The Stages of Lean and the Art of Kaizen

The Stages of Lean (according to Dwight)

  1. Beginner implemented one Value Stream Map “future state” and are experiencing the “honeymoon effect” Improvement is daily, and progress is fast.
  2. Stalling dealing with the post-honeymoon condition. Lean isn’t as much fun and is no longer new. It still makes sense, but it’s getting a little stale. You get what you measure. What are you measuring?
  3. Stalled Lean is part of how we do business, but aren’t we Lean now? “Why do we have to continuously improve? We are better than our competition.” What has been standardized? What are you measuring?
  4. Re-emergence perhaps stimulated by some competitive failure, followed by deep soul searching, commitment and delivery of a carefully audited plan. Not making it to this step defines failure. All companies will stall sometime, some worse than others, it’s how they emerge that will make the difference. Courage, commitment and integrity are the keys. Oh yeah, don’t forget to measure.
  5. Sustainability the entrance to the “promised land” is in sight. We constantly audit our standardization, measure and post key results. Continuous improvement is a natural component of our workday and an expectation of all employees. By the way, don’t expect to ever get to the “promised land” but never quit trying.

I suspect if Taiichi Ohno or Shigeo Shingo were alive and paid me the honor of reading this, they might say… ART!!!??? That being said, I believe the effective use of Kaizen is both art (emotions, opinions, creative, situational, political) and science (balance, flow, rules, standardization, measurable etc). I offer Kaizen as a blend of art and science, with a large helping of common sense on the side.

So what is Kaizen? The Kaizen Institute, ,refers to Kaizen as an effective process when it “accomplishes sustainable implementation through the development of the internal structure for deployment and developing strategies that enable the workforce (at all levels) to maintain Continuous Improvement initiatives.
Bruce Hamilton, President of the Greater Boston Manufacturing Partnership (and the star of”Toast Kaizen”, refers to kaizen as “small and continuous improvements”. Kaizen uses direct observation and collective thinking to identify and eliminate waste “Muda”, unevenness interrupting flow “Mura” and strenuous conditions of workers, machines and work in process “Muri”.

How do you select areas to Kaizen?

Beginner – When you are just beginning you Lean journey, I have found Value Stream Mapping to be the best place to start. This will clarify opportunity and avoid possible “Kaizen drive-bys” which waste both resources and system credibility.

Stalling and Stalled – So you have done several Value Stream Maps, and have implemented toward your Future conditions. How can you effectively use Kaizen? Find the weakest point in your value stream (perhaps administrative) and “Kaizen” out the waste.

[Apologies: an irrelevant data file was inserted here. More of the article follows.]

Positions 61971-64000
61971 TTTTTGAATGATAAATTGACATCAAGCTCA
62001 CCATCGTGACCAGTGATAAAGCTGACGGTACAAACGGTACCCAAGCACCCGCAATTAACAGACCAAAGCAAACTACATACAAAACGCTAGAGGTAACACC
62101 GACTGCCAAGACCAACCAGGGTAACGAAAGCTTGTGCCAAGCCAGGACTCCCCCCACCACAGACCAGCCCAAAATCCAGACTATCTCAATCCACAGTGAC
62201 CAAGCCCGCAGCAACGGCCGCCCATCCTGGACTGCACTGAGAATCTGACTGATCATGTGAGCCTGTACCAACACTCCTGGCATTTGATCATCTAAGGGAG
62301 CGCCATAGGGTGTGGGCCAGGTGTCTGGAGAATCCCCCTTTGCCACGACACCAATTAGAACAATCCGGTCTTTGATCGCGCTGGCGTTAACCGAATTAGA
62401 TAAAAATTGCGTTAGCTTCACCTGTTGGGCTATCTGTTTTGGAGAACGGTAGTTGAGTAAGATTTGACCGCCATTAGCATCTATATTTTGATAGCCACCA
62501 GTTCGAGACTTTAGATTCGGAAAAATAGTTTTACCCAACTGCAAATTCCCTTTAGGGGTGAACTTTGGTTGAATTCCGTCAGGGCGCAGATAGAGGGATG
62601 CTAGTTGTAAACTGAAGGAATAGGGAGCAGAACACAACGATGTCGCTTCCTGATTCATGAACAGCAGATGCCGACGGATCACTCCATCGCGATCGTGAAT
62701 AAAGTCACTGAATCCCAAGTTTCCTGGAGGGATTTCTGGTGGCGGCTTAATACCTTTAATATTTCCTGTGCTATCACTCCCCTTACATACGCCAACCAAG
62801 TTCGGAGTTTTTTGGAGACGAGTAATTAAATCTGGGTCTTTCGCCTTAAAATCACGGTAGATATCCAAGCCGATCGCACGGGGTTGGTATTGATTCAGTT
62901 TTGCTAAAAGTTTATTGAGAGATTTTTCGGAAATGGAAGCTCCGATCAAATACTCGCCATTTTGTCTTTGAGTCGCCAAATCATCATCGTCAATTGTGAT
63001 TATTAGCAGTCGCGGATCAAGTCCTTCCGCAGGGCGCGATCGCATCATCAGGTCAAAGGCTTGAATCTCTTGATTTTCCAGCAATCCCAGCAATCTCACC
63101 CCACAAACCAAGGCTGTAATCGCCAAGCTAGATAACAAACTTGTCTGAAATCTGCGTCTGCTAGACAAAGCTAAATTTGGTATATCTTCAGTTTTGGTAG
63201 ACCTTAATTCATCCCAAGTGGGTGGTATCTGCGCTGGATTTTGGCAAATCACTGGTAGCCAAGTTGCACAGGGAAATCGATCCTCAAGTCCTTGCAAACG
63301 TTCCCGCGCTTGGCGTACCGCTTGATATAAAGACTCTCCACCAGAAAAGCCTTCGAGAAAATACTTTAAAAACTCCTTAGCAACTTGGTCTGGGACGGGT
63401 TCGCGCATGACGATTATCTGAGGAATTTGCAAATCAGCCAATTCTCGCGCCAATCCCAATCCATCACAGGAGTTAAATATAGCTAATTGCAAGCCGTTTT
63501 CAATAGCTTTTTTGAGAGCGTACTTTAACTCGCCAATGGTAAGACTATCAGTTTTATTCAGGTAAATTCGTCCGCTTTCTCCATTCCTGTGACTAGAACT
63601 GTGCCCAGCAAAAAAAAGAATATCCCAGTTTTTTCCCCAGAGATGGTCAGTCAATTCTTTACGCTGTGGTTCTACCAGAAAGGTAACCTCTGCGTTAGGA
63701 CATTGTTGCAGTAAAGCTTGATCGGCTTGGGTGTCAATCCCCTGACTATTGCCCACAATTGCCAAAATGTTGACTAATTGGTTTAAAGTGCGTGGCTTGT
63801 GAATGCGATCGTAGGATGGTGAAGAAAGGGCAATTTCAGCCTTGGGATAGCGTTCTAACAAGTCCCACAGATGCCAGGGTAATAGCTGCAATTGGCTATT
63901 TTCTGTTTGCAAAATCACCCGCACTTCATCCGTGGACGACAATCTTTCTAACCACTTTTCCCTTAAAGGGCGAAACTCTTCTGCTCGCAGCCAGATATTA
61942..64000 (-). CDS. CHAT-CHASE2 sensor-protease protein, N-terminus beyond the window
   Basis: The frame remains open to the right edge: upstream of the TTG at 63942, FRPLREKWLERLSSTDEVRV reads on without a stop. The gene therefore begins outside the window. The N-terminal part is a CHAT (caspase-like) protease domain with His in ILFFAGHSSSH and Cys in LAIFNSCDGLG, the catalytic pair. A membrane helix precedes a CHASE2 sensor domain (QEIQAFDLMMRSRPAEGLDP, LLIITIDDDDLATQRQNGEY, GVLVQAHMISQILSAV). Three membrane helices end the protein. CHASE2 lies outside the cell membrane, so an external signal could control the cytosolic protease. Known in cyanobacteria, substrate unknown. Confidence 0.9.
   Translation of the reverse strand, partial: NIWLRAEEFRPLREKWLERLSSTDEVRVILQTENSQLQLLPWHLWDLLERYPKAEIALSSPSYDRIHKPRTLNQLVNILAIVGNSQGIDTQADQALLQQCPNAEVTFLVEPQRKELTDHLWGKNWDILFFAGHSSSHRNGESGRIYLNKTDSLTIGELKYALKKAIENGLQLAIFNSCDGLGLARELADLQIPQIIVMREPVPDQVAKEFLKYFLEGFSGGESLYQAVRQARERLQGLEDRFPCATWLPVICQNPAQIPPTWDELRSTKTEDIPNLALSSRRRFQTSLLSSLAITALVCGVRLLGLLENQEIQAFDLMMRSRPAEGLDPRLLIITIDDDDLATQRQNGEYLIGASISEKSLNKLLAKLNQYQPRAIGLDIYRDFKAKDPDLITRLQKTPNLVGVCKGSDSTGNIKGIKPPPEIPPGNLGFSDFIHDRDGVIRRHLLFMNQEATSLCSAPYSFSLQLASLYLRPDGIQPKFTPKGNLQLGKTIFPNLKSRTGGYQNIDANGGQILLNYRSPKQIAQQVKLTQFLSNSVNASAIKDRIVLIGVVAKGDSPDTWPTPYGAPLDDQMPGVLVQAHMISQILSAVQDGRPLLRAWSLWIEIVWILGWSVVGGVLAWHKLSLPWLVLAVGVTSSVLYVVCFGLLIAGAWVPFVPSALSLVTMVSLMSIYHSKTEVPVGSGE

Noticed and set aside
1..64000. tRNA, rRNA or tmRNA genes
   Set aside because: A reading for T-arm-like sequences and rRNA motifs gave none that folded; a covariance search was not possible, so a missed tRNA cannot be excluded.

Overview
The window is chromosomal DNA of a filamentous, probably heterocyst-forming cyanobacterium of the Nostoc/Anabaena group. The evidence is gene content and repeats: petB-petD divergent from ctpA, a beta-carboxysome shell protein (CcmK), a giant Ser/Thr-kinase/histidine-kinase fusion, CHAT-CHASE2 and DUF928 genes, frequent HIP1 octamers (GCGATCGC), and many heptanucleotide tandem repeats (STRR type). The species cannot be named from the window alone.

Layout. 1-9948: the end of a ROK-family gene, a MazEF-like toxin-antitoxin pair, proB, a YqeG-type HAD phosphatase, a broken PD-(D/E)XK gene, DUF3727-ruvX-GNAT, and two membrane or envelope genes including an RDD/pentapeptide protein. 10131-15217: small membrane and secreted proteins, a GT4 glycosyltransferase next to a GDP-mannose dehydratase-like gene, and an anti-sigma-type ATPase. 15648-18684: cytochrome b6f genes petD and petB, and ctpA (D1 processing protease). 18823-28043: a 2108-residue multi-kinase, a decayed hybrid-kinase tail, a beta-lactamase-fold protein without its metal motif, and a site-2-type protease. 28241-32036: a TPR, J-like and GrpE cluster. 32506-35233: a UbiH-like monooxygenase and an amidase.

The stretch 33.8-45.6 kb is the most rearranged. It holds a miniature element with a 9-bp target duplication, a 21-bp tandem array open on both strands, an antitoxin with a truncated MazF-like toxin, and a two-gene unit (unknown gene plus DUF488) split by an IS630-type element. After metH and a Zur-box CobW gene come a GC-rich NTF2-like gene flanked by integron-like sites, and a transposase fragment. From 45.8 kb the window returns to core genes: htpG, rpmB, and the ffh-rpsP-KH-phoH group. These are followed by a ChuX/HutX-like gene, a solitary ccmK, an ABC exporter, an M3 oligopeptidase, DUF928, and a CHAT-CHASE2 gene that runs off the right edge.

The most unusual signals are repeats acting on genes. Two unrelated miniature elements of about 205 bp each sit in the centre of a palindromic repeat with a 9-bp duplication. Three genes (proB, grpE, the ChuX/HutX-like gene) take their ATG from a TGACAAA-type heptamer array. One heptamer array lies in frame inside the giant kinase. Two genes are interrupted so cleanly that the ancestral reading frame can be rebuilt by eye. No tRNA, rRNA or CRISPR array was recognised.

How do you select Kaizen teams? Well, tell me about your lean training has everyone been trained? What do you mean by “trained”? If all the problems are being defined by leadership who then go out recruiting Kaizen team members, either you have not trained effectively or no one believes you will support him or her when the going gets tough. This is not sustainable.

Re-emergence – You have identified and eliminated your cultural and training weaknesses allowing the continuous to gather momentum… Congratulations

Sustainability – Our objective, when there you are fiercely competitive and getting stronger, people love to work there and we make things simple, have fun and make money. Not bad eh?


  1. Bruce Hamilton

    With regard to the topic “what is kaizen?”, here is short piece I wrote recently which expresses my thoughts on the subject:

    Over the years my study of TPS has been guided by book learning, tacit learning and more good luck than bad. One stroke of good luck occurred in February 1987 when I picked up a copy of Kaizen: The Key To Japan’s Competitive Success by Masaaki Imai. At that time, most literature about TPS was focusing on its technical aspects, so this book which focused on harnessing ideas and creativity was different. Also around that time, early TPS efforts at my company were foundering. We had “lowered the water level of inventory to expose the rocks” and to our dismay were discovering more rocks than we’d bargained for. We needed more problem solvers, and Mr. Imai’s book quickly became a blueprint for individual and small group improvements that bailed us out of troubled waters. It was truly good luck that led me to Imai’s definition of kaizen which I’ll paraphrase as “many small improvements that come from the commonsense and experience of the people who do the work.”